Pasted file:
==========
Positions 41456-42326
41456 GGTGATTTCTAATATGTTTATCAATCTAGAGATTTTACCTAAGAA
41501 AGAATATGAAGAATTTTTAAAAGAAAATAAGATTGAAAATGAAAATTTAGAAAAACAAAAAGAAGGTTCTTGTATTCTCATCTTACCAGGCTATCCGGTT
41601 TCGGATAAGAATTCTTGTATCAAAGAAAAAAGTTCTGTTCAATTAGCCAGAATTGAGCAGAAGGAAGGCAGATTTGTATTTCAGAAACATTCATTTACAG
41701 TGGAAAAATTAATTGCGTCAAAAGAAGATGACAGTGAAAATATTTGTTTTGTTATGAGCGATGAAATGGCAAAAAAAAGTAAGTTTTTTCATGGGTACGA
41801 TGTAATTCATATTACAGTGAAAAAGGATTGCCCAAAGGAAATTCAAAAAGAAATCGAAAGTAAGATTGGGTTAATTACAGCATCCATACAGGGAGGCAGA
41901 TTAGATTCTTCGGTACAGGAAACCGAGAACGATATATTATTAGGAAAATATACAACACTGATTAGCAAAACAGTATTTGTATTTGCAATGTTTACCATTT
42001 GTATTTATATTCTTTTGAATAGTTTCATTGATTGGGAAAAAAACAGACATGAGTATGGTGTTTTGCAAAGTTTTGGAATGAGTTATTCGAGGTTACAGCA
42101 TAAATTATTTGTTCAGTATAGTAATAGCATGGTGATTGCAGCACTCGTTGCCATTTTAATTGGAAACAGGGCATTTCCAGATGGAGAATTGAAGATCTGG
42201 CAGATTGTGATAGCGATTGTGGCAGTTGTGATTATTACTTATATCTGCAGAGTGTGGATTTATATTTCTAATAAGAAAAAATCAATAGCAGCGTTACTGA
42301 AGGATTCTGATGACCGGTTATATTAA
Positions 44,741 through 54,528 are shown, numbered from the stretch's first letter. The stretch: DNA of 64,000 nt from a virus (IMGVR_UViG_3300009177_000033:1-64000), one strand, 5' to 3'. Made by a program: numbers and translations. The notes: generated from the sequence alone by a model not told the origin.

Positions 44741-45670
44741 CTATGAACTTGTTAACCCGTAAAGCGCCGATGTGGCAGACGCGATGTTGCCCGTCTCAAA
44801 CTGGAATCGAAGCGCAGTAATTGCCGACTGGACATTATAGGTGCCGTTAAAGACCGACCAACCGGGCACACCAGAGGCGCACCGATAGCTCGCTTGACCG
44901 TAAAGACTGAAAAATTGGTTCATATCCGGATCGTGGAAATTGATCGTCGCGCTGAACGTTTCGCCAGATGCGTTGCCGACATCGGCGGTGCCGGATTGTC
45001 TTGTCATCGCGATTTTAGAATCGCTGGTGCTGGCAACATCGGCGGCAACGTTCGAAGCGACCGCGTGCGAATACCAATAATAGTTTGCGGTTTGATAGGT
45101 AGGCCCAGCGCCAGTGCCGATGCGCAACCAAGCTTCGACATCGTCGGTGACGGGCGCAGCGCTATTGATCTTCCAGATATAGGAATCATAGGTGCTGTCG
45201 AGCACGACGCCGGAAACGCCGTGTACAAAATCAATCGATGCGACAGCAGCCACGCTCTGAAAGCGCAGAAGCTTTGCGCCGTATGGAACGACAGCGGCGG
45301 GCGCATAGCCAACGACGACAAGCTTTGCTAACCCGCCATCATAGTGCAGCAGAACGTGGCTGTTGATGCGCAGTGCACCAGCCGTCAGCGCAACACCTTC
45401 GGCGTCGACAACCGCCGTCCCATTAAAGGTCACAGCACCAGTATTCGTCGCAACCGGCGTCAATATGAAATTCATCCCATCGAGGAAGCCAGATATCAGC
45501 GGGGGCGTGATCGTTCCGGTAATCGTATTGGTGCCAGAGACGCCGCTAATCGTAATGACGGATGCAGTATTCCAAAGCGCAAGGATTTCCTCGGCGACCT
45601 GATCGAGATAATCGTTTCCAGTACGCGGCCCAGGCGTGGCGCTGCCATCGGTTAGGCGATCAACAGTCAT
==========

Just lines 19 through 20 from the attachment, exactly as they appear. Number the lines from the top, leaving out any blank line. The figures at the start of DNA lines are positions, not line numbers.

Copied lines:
45201 AGCACGACGCCGGAAACGCCGTGTACAAAATCAATCGATGCGACAGCAGCCACGCTCTGAAAGCGCAGAAGCTTTGCGCCGTATGGAACGACAGCGGCGG
45301 GCGCATAGCCAACGACGACAAGCTTTGCTAACCCGCCATCATAGTGCAGCAGAACGTGGCTGTTGATGCGCAGTGCACCAGCCGTCAGCGCAACACCTTC